Just Skip It: The One Thing You Should Never Eat After a Workout

You've just finished a great workout, and now you're ready for a little fuel. Because you just busted your booty, it's tempting to reward yourself with whatever foods you want. But according to personal trainers, selecting the wrong post-gym meal can undo all the hard work you put in.

As celebrity trainer and fitness model Ashley Guarrasi of Rumble Boxing explains, the goal after a workout is to rehydrate, keep your metabolism up, and "replenish the body's glycogen" (the form of glucose that our body stores in the liver and muscles). But there are certain foods that can actually dehydrate you, even more, slow down your metabolism, and inhibit other important functions.

So which specific foods should we avoid post-workout? As it turns out, they're not that intuitive. (In fact, many of these foods seem downright healthy.) So we consulted a host of badass female trainers to help us out. Keep scrolling to learn the best and worst foods to eat after exercising.

what not to eat after a workout
Alison Czinkota/Byrdie

Post Workout Foods

Not so good:

What to eat and not eat after a workout, oily foods

1. Oily Foods

High-fat foods, whether they're healthy fat sources like coconut oil or junky ones like French fries, are not what you want after a workout. "Eating fats post-workout slows down the rapid digestion your body experiences," says Courtney Bentley, certified personal trainer, sports nutrition expert, and creator of the Fit and Fabulous Club. "It takes nine calories of energy for your body to digest one gram of fat."

What to eat and not eat after the workout, nut butter

2. Nuts and Nut Butter

Consuming protein after your workout is great, but not if it comes with high levels of fat. Raw nuts and nut butter, like almond and cashew butter, are great snack options, but because of the same digestive slowdown described above, you want to avoid them after the gym.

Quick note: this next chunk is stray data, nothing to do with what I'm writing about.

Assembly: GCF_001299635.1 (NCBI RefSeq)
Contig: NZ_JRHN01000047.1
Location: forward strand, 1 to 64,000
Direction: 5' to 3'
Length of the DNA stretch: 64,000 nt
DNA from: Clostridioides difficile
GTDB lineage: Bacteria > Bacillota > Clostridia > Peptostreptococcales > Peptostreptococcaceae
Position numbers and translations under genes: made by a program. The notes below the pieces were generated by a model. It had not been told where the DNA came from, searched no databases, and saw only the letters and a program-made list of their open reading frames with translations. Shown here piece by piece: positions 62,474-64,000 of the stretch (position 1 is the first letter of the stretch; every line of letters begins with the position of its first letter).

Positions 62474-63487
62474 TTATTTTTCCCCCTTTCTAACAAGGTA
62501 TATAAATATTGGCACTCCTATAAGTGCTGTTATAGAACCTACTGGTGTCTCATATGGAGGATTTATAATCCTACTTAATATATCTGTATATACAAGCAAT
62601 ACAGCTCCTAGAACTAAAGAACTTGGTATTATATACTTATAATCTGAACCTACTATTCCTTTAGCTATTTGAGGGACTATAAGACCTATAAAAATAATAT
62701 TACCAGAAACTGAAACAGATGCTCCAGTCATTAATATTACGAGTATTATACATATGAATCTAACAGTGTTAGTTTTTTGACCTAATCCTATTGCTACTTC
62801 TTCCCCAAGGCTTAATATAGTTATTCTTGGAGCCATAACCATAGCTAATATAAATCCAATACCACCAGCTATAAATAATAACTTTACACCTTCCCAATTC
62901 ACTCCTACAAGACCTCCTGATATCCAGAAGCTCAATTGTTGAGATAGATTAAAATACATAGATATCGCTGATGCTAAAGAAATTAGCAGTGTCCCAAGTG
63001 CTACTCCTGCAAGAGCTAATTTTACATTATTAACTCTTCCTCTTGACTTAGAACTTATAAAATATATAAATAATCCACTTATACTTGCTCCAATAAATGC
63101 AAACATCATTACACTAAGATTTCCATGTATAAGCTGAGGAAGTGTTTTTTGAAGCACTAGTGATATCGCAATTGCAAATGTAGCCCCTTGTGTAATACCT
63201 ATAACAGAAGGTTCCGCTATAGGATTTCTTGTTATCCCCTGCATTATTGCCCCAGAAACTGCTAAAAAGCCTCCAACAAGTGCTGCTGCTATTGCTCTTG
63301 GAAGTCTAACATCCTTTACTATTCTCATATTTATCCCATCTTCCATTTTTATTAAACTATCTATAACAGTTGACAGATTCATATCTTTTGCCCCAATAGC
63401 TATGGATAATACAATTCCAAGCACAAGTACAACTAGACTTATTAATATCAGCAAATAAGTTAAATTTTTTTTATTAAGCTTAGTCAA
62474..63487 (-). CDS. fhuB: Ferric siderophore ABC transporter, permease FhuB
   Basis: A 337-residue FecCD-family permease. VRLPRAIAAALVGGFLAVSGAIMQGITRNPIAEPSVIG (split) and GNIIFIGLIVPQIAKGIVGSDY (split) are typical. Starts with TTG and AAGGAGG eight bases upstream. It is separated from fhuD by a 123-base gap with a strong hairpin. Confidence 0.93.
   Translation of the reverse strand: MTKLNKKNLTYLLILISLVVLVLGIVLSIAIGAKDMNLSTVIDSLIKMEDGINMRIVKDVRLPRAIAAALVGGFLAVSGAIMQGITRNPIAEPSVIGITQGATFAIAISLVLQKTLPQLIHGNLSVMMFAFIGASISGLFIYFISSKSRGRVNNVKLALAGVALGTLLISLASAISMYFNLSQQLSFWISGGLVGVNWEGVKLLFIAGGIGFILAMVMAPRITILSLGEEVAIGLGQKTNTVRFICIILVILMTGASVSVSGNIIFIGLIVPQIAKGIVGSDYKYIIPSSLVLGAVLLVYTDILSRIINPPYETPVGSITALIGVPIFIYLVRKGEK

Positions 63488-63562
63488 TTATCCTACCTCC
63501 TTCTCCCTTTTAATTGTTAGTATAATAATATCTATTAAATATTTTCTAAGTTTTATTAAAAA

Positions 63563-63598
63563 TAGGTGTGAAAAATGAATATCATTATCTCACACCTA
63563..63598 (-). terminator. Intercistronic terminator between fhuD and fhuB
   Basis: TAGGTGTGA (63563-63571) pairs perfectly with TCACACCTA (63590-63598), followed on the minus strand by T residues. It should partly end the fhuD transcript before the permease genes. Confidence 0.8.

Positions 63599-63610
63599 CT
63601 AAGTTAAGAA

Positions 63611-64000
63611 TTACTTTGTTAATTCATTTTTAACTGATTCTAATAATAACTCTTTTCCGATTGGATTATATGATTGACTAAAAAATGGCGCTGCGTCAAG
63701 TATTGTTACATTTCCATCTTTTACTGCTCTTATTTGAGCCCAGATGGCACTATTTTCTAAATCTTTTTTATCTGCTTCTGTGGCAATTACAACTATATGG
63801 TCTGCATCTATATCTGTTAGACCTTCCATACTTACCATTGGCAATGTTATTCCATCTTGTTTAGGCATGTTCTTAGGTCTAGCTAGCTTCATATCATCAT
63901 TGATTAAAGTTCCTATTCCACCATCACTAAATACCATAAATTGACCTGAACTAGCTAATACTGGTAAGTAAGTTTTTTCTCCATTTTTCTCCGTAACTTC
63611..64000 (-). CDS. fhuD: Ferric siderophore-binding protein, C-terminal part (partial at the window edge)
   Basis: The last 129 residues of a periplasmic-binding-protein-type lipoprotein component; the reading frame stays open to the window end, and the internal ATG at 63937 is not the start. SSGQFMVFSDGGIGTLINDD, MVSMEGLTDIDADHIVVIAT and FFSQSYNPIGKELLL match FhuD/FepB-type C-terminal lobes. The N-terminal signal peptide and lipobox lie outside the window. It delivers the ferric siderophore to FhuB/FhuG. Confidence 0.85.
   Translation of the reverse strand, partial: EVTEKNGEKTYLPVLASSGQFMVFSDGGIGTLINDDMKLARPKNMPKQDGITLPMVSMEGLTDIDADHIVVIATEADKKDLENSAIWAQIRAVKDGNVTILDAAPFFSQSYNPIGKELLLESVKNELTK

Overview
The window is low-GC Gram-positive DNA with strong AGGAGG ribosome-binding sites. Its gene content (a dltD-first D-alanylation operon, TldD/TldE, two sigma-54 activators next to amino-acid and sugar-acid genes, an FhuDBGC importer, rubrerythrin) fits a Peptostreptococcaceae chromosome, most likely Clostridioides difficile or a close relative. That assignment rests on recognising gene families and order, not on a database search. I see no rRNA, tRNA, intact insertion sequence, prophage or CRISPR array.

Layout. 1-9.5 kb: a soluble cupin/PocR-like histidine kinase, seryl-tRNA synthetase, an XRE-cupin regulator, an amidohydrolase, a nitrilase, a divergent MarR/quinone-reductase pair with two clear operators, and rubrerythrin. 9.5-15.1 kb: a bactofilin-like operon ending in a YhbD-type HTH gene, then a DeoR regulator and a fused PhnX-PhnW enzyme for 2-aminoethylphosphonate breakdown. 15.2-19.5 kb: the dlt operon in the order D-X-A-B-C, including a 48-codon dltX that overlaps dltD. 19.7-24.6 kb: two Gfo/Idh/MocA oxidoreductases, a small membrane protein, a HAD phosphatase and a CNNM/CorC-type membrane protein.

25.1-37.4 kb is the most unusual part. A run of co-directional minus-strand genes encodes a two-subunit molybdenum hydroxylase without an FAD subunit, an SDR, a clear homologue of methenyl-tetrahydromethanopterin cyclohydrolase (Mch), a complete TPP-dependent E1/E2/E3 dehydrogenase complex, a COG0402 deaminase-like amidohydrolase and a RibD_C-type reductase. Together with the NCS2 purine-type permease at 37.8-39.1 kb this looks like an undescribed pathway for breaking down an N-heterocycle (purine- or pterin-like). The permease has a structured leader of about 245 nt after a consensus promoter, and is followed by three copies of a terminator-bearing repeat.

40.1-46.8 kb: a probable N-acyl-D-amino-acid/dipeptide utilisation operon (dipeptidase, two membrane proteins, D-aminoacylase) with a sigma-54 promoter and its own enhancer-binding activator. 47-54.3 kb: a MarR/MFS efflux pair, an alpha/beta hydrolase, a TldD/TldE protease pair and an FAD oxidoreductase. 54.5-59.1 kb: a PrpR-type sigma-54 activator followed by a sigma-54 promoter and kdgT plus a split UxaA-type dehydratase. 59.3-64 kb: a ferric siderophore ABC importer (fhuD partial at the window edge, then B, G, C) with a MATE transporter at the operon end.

What to eat and not eat after a workout, red meat

3. Red Meat

A workout followed by brunch is one of our favorite activities, and though you might think you've earned a plate of bacon or breakfast sausage, certified personal trainer and weight-lifting coach Kyra Williams encourages you to avoid any "fatty meats." The saturated fat they contain not only slows metabolic function, but it also impairs learning and memory within 10 minutes of eating, says board-certified family medicine practitioner Christopher Calapai, DO. This is especially unfortunate considering the fact that your workout just did so much to improve brain function. A study from the Department of Exercise Science at the University of Georgia showed that even 20 minutes of exercise expedites information processing and memory, the very operations a plate of bacon can undo.

What to eat and not eat after a workout, coffee

4. Coffee

Many people reach for coffee after a morning workout, but NYC certified personal trainer and group fitness instructor Diana Mitrea advises against it. "You're super dehydrated at this point, and adding something like coffee in the mix can dehydrate you more," she says. "Stick to water!" (PS: Consuming alcohol after working out will have the same negative effect.)